The Changing Face of the Catholic Population Around the World

In light of the recently announced resignation of Pope Benedict XVI, the Pew Forum on Religion and Public Life published an analysis detailing how the distribution of Catholics has drastically changed over time. In 1910, 65% of the Catholic population could be found in Europe, while only 24% of Catholics resided in Latin America and the Caribbean, and less than 1% lived in Sub-Saharan Africa. By 2010, the Catholic population significantly decreased in Europe but increased in the developing world. As of 2010, 39% of Catholics lived in Latin America and the Caribbean, followed by 24% in Europe, and 16% in Sub-Saharan Africa. Interestingly, the distribution of Catholics has remained stable in North Africa and the Middle-East over the past 100 years. In 1910, less than 1% of Catholics resided in the Middle East-North African region, and a century later the percentage of Catholics in the region still remains under 1%.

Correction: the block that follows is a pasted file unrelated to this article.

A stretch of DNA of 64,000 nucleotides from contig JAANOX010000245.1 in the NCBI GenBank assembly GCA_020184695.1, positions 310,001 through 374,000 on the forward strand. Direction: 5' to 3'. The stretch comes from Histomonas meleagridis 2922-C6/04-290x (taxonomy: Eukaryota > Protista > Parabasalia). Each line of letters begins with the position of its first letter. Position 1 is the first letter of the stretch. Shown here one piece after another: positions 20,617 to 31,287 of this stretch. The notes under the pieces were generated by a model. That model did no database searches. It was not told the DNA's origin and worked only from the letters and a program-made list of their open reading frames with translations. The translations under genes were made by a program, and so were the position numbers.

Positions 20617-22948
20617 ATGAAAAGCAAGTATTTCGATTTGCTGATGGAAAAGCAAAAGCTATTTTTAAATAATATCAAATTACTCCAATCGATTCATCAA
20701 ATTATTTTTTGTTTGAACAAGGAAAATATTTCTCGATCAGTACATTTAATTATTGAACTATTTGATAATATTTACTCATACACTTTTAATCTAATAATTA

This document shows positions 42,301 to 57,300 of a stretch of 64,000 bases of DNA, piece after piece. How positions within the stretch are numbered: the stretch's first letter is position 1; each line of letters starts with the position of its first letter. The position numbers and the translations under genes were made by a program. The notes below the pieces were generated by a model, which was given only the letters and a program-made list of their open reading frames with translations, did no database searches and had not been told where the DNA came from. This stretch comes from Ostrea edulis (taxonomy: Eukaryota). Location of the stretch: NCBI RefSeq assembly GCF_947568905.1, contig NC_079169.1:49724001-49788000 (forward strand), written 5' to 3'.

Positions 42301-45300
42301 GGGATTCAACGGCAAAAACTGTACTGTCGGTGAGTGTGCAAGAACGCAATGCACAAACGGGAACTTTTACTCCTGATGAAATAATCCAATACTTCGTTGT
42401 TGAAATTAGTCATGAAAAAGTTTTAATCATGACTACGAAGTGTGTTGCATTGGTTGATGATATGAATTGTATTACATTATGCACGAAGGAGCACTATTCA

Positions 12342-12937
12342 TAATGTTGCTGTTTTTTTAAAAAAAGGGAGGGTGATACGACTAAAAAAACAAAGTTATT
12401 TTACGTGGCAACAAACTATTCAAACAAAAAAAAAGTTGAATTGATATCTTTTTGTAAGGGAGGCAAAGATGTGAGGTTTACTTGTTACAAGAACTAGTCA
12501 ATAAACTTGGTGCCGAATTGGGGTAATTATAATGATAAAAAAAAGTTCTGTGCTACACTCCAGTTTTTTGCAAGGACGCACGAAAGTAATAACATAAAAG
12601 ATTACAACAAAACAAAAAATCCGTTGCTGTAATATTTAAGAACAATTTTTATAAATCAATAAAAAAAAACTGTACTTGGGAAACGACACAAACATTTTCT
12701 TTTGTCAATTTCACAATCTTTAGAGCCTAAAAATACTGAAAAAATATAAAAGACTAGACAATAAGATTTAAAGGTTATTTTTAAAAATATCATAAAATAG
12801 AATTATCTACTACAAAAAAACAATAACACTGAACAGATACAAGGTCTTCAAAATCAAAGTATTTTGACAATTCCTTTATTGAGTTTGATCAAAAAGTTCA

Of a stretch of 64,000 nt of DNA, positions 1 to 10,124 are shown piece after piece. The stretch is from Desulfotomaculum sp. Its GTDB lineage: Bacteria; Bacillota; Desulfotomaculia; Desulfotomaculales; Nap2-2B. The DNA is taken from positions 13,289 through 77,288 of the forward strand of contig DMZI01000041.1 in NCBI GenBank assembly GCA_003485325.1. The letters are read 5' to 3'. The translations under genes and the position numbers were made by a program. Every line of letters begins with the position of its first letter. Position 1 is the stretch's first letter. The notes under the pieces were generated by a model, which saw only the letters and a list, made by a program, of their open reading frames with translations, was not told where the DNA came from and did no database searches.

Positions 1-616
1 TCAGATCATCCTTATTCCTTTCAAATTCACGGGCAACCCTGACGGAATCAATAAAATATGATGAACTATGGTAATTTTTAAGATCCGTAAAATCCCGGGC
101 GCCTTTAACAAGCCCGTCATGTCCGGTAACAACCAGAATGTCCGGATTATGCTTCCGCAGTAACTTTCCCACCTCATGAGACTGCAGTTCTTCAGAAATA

Upon examining the percentage of Catholics within each region, the Pew Research Center also found that Catholics overwhelmingly dominated Latin America. Nearly 72% of the population in Latin America and the Caribbean is Catholic, followed by 35% in Europe, 26% in North America, 21% in Sub-Saharan Africa, 3% in the Asia-Pacific region, and 2% in the Middle East.

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